• Washing, cleaning, sorting, grading or packing unprocessed products purchased from other operations that are not similar to those grown by the operation where the work is being done.

Employee of a contractor:

An employee of a contractor, other than a farm labour contractor, does not become a “farm worker” when a job is being done on a farming, ranching, orchard or agricultural operation. To be considered a "farm worker" a person must be employed by the operation and the principal employment duties must consist of one or more of those listed in the regulation.

Example

  • A contractor is hired to install irrigation equipment. The employee of the contractor does not become a "farm worker" while working on an agricultural operation. A contractor who contracts with agricultural operations in addition to non-agricultural clients, including industrial and residential, is not exempt from the overtime and statutory holiday provisions of the legislation.

  • An employee of a "farm labour contractor" is a "farm worker" since by definition under the Act the employee can only work in an agricultural operation and is under the direction and control of the agricultural operation when planting, cultivating or harvesting an agricultural product.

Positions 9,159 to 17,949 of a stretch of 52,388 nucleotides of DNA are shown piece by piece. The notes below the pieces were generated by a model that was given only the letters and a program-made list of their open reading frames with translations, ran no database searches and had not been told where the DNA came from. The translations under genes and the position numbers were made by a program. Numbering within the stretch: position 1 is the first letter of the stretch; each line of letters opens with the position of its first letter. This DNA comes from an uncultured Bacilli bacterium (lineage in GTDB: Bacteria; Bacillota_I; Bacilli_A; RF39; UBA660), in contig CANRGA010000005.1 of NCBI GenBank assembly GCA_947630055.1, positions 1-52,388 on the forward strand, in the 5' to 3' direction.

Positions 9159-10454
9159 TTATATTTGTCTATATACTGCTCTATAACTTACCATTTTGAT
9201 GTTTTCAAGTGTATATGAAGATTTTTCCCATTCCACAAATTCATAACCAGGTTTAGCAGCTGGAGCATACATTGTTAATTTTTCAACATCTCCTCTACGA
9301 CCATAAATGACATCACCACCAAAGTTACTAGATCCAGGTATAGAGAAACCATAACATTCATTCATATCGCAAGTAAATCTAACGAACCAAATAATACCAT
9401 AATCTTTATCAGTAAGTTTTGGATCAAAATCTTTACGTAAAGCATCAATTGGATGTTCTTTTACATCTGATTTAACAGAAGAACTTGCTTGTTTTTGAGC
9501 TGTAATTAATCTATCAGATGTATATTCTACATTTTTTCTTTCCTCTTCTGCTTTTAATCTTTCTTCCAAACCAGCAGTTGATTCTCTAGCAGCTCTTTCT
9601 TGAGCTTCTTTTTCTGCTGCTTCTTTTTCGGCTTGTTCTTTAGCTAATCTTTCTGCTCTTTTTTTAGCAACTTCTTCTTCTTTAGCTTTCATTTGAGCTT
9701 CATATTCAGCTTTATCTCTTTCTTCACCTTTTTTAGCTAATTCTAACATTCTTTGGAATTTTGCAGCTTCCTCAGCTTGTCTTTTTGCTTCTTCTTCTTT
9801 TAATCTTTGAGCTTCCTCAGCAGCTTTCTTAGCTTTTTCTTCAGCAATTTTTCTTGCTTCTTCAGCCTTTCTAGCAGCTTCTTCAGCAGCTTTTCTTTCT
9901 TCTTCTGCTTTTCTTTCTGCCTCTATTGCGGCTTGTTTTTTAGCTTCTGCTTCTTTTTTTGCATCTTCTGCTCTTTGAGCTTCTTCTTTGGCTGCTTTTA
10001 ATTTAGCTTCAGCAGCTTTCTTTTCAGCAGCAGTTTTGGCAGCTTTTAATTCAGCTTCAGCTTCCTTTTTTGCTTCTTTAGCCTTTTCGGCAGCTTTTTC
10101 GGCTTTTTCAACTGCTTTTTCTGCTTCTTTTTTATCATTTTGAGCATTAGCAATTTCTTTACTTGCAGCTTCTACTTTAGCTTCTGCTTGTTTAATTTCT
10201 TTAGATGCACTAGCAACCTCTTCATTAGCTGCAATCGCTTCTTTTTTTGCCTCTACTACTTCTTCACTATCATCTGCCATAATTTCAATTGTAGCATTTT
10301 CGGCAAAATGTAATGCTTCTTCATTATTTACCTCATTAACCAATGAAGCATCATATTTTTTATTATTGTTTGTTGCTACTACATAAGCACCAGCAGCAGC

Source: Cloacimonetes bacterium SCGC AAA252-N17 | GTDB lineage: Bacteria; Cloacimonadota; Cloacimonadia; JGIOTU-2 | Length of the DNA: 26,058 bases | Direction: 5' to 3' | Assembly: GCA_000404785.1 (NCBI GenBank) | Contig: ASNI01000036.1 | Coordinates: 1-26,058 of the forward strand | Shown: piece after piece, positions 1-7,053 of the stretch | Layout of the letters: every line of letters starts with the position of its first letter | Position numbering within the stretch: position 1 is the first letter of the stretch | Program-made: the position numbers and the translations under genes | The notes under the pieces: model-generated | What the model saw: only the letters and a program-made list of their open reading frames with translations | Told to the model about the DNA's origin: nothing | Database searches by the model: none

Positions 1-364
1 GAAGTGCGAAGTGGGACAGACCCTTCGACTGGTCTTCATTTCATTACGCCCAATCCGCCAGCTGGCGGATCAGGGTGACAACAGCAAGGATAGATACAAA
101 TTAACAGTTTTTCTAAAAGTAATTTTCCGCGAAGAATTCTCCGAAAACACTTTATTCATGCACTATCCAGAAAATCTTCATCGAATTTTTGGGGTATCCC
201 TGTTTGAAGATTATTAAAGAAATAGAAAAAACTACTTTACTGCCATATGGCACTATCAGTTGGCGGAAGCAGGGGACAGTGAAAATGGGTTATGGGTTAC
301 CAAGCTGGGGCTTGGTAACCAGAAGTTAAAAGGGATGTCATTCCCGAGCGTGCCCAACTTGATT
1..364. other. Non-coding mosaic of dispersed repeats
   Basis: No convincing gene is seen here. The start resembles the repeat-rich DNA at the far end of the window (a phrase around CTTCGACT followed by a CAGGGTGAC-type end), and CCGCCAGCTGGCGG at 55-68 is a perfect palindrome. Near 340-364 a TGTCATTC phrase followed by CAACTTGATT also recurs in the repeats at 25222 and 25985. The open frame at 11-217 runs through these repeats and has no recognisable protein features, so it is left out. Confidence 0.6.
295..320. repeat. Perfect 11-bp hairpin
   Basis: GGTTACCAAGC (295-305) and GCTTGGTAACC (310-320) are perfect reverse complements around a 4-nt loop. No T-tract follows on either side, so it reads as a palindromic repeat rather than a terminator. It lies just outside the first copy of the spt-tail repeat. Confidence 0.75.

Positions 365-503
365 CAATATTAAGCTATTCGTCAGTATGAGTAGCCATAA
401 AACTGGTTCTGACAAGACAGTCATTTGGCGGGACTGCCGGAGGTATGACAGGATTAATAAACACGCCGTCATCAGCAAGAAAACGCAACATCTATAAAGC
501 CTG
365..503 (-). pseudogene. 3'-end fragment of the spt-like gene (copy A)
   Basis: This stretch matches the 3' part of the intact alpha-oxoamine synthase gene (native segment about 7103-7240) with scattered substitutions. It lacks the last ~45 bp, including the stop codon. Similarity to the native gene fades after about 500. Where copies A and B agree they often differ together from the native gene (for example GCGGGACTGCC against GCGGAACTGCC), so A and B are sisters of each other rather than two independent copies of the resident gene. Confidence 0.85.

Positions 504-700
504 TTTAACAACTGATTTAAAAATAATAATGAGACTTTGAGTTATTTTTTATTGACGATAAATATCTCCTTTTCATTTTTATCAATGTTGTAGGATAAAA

Note: The director will determine whether or not an “operation” is included in the definition of “farm worker” and whether an employee of such an operation is performing the work of a “farm worker” through investigation on a case-by-case basis.

Exclusions from the Employment Standards Act:

Under s.34.1 of the Regulation, “farm workers” are excluded from:

  • Part 4 of the Act, (except s.39) Hours of Work and Overtime;
  • Part 5 of the Act, Statutory Holidays

Vacation pay included in piece work rate for certain farm workers:

Under s. 18(1) of the Regulation, vacation pay is included in the pieces rates listed for the hand harvesting of various berry, fruit or vegetable crops. The daffodil piece rate does not include vacation pay


Related Information

Related sections of the Act or Regulation

ESA

ESR

Other

See Employment Standards Factsheets

Factsheets

Farm Workers

Farm Labour Contractors